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It's smaller than 8mm d-mount. Looks like Lytar 5.5mm.


If you have browsed through the technical pages of Pierre Toscani, you probably noticed he is quite knowledgeable when it comes to geometrical optics. Although I cannot ascertain his schematics are correct, I certainly trust him on this, as this is an extremely well researched article. Concerning the maximum possible lens aperture, Toscani says that since ...


Roger Cicala as made a blog post about this and it seems that a lot of this is marketing hype.


I just bought myself a Panasonic 20mm 1.7 mk2 micro 4/3 pancake lens. It's pretty small. The new ("mk2") version has a metal mount, as opposed to the previous one. When I mount it on the body, I can feel some resistance, and am afraid that it would be scraping against the metal of the body. The last thing I want on my sensor is metal dust. I also imagine ...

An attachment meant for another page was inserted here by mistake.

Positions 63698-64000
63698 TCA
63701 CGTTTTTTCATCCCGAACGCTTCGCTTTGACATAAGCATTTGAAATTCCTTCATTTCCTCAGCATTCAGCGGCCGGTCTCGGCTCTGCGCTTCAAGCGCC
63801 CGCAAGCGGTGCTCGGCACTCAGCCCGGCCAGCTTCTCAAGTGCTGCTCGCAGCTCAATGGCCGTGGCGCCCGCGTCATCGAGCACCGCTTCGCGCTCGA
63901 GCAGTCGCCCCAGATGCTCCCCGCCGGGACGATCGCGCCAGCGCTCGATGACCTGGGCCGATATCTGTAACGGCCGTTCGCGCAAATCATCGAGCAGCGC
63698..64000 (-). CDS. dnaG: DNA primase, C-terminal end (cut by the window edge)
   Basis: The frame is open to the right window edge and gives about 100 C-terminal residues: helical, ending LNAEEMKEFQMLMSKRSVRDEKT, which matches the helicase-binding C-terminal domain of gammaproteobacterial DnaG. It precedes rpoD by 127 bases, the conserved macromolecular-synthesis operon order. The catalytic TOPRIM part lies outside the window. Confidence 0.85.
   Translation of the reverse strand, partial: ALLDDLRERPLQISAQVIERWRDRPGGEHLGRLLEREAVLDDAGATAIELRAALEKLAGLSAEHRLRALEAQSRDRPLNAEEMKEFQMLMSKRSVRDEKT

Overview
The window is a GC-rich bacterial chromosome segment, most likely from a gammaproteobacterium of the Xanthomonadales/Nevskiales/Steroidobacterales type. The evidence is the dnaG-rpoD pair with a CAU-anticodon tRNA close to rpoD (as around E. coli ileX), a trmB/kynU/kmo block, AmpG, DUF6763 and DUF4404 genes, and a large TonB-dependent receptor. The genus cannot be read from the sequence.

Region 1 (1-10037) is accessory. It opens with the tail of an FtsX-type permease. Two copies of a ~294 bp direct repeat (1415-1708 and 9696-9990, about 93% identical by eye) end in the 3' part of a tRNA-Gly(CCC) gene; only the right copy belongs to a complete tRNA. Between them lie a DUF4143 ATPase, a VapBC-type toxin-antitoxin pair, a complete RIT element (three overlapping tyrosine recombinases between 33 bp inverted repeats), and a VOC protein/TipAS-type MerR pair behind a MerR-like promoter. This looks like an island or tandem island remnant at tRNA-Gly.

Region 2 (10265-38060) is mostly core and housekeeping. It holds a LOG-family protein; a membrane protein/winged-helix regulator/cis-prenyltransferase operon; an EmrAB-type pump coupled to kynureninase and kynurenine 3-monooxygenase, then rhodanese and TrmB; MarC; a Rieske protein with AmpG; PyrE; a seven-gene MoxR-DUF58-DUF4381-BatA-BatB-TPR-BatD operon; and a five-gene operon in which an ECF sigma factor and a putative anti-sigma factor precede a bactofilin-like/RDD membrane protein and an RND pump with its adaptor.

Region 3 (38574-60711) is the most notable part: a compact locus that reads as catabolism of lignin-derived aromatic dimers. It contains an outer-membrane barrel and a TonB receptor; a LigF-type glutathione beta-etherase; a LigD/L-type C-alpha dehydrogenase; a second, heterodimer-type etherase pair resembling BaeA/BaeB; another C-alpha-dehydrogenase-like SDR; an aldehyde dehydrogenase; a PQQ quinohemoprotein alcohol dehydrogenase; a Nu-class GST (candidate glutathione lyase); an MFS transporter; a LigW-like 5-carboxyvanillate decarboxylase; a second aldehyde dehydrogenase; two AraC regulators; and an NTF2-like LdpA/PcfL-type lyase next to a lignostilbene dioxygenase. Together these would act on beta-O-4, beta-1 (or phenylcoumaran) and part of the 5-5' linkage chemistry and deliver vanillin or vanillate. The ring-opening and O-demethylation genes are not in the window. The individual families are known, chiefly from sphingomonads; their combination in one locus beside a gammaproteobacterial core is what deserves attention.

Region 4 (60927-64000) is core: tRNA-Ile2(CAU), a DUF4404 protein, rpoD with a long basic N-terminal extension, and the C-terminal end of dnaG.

There are two hard limits on how fast a lens can be: The first is a thermodynamic limit. If you could make a lens arbitrarily fast, then you could point it to the sun and use it to heat your sensor (not a good idea). If you then get your sensor hotter than the surface of the Sun, you are violating the second law of thermodynamics. This sets a hard limit at ...


On non-G type AF lenses and AIS lenses (lenses with an aperture ring), there is a tab on the aperture ring that will engage with the tab you are describing when the aperture is set to its minimum (largest f-number). Without that, Auto, Program and Shutter-priority won't work properly (and you will see an error instead of an aperture value on the display in ...

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